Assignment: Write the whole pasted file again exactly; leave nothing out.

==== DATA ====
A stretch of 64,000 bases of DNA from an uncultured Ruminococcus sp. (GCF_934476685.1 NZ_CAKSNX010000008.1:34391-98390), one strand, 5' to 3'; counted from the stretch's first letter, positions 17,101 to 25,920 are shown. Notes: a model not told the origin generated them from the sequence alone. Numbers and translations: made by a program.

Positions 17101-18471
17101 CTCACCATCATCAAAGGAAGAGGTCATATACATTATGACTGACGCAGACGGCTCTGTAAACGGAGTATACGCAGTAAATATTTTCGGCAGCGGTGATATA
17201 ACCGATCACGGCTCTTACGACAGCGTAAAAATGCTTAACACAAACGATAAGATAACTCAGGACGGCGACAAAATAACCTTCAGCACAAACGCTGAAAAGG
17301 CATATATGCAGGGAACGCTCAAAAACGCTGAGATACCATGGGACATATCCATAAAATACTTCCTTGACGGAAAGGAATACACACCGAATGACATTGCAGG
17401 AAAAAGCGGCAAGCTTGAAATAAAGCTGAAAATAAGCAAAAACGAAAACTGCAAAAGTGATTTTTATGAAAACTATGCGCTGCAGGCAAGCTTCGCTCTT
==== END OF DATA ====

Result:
A stretch of 64,000 bases of DNA from an uncultured Ruminococcus sp. (GCF_934476685.1 NZ_CAKSNX010000008.1:34391-98390), one strand, 5' to 3'; counted from the stretch's first letter, positions 17,101 to 25,920 are shown. Notes: a model not told the origin generated them from the sequence alone. Numbers and translations: made by a program.

Positions 17101-18471
17101 CTCACCATCATCAAAGGAAGAGGTCATATACATTATGACTGACGCAGACGGCTCTGTAAACGGAGTATACGCAGTAAATATTTTCGGCAGCGGTGATATA
17201 ACCGATCACGGCTCTTACGACAGCGTAAAAATGCTTAACACAAACGATAAGATAACTCAGGACGGCGACAAAATAACCTTCAGCACAAACGCTGAAAAGG
17301 CATATATGCAGGGAACGCTCAAAAACGCTGAGATACCATGGGACATATCCATAAAATACTTCCTTGACGGAAAGGAATACACACCGAATGACATTGCAGG
17401 AAAAAGCGGCAAGCTTGAAATAAAGCTGAAAATAAGCAAAAACGAAAACTGCAAAAGTGATTTTTATGAAAACTATGCGCTGCAGGCAAGCTTCGCTCTT